Caracas : Embattled socialist incumbent Nicolas Maduro won Venezuela’s presidential election by a landslide in a disputed vote marred by irregularities and mass absenteeism that led his main rivals to call for a re-run to prevent a national social crisis from exploding.
The National Election Council announced that with more than 92 percent of polling stations reporting, Maduro won nearly 68 percent of the votes Sunday, beating his nearest challenger Henri Falcon by more than 40 points.
As the results were being announced, residents of downtown Caracas just a few blocks from where Maduro supporters were celebrating banged on pots and pans in protest. Falcon accused the government of buying votes and dirty tricks to boost turnout among poor voters most hurt by widespread food shortages and hyperinflation in what was once Latin America’s wealthiest nation.
The election “without any doubt lacks legitimacy and we categorically refuse to recognise this process,” Falcon told supporters minutes before the results were announced, vowing to fight on instead of joining a growing list of beleaguered anti-government politicians who’ve fled into exile of late.
US threatens sanctions after ‘sham’ Venezuela vote
Washington : The United States threatened new sanctions against the Venezuelan regime on Monday following an opposition-boycotted election that Washington denounced as a “sham” and “illegitimate.” Secretary of State Mike Pompeo vowed “swift economic and diplomatic actions” following elections that kept Nicolas Maduro in power and which observers described as deeply flawed, reports AFP. US Vice President Mike Pence said the election was “a sham — neither free nor fair. The illegitimate result of this fake process is a further blow to the proud democratic tradition of Venezuela.” The White House is expected to announce sanctions to “support the restoration” of Venezuelan democracy later on Monday. “The United States will not sit idly by as Venezuela crumbles and the misery of their brave people continues,” said Pence.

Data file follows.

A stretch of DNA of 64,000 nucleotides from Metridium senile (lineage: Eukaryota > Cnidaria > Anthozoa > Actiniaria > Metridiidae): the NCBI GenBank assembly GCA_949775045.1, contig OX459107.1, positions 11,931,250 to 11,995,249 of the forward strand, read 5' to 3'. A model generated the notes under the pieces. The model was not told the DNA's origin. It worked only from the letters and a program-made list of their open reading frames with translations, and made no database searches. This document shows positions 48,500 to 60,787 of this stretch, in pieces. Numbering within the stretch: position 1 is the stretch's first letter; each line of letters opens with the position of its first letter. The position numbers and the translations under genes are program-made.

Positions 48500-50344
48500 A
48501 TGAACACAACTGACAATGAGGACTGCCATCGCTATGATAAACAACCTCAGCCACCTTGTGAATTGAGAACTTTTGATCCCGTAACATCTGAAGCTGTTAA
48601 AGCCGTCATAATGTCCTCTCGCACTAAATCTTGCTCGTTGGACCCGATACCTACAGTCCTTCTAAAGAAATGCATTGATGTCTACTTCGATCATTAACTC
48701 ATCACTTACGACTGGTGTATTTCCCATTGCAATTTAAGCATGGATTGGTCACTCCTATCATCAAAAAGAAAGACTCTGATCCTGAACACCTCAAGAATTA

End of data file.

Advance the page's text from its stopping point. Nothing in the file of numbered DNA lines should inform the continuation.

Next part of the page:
Election officials said Maduro won 68 per cent of the votes cast in Sunday’s presidential poll, far ahead of the 21 per cent won by his nearest rival, ex-army officer Henri Falcon.
But the vote was marred by a 52 per cent abstention rate — a historic high — following a boycott called by the Democratic Unity Roundtable (MUD) opposition coalition, which slammed the ballot as a “farce.”
Even before it took place, the United States, Canada, the European Union and a dozen Latin American countries said they would not recognize the results. “Until the Maduro regime restores a democratic path in Venezuela through free, fair, and transparent elections, the government faces isolation from the international community,” Pompeo said. (AFP)